22 Artificial Intelligence and Law 337 (2014)
41 Pages Posted: 8 Aug 2013 Last revised: 8 Feb 2016
Date Written: August 1, 2013
Einstein’s razor, a corollary of Ockham’s razor, is often paraphrased as follows: make everything as simple as possible, but not simpler. This rule of thumb describes the challenge that designers of a legal system face — to craft simple laws that produce desired ends, but not to pursue simplicity so far as to undermine those ends. Complexity, simplicity’s inverse, taxes cognition and increases the likelihood of suboptimal decisions. In addition, unnecessary legal complexity can drive a misallocation of human capital toward comprehending and complying with legal rules and away from other productive ends.
While many scholars have offered descriptive accounts or theoretical models of legal complexity, empirical research to date has been limited to simple measures of size, such as the number of pages in a bill. No extant research rigorously applies a meaningful model to real data. As a consequence, we have no reliable means to determine whether a new bill, regulation, order, or precedent substantially effects legal complexity.
In this paper, we address this need by developing a proposed empirical framework for measuring relative legal complexity. This framework is based on “knowledge acquisition,” an approach at the intersection of psychology and computer science, which can take into account the structure, language, and interdependence of law. We then demonstrate the descriptive value of this framework by applying it to the U.S. Code’s Titles, scoring and ranking them by their relative complexity. Our framework is flexible, intuitive, and transparent, and we offer this approach as a first step in developing a practical methodology for assessing legal complexity.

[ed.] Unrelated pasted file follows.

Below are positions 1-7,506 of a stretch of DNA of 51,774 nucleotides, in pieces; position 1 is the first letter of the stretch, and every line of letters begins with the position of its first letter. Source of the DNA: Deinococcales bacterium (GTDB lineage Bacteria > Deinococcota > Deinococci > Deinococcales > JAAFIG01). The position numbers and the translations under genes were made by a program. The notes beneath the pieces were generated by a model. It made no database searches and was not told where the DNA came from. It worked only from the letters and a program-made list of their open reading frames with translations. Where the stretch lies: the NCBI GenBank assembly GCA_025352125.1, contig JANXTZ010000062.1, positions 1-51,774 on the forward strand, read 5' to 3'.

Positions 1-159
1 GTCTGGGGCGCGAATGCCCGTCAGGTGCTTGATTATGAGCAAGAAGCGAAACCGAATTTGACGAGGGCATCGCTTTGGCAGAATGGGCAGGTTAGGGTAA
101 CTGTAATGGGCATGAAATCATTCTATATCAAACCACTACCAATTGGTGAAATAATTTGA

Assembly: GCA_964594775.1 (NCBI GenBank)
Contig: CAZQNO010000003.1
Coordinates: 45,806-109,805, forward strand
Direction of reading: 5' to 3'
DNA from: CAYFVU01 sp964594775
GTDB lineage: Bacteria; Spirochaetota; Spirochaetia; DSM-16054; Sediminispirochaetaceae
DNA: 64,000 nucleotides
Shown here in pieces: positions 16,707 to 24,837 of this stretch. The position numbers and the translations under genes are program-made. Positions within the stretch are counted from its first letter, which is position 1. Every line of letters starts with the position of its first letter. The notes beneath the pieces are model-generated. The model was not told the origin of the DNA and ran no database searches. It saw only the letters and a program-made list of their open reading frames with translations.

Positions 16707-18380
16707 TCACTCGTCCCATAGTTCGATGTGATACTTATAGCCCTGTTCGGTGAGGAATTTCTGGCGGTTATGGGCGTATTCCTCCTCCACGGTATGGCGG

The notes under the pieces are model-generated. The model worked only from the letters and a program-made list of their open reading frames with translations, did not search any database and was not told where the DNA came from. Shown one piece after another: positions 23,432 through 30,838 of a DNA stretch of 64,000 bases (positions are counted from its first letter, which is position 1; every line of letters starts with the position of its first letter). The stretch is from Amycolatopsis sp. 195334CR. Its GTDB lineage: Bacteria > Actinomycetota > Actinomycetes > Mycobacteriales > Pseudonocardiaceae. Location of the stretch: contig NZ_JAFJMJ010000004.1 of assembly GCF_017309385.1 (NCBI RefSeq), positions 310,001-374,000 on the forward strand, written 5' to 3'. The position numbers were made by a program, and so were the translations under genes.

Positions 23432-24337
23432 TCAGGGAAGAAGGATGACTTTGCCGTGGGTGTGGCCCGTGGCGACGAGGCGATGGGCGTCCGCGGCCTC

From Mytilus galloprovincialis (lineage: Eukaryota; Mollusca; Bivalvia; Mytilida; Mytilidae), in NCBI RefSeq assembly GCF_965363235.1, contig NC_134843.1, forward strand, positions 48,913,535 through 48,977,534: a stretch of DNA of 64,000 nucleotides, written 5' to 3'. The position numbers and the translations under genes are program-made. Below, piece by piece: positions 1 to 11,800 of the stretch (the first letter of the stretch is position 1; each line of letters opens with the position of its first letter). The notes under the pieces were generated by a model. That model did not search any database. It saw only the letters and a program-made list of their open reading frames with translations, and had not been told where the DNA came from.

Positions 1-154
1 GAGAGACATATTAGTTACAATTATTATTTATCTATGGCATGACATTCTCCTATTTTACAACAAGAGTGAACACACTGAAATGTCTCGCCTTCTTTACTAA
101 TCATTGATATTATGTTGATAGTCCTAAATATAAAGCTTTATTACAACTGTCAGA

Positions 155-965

Keywords: United States Code, Complexity of Law, Legal Complexity, legal entropy, optimal regulation
Suggested Citation: Suggested Citation
Katz, Daniel Martin and Bommarito, Michael James, Measuring the Complexity of the Law: The United States Code (August 1, 2013). 22 Artificial Intelligence and Law 337 (2014) . Available at SSRN: https://ssrn.com/abstract=2307352 or http://dx.doi.org/10.2139/ssrn.2307352
By Daniel Katz
By Daniel Katz
By Harry Surden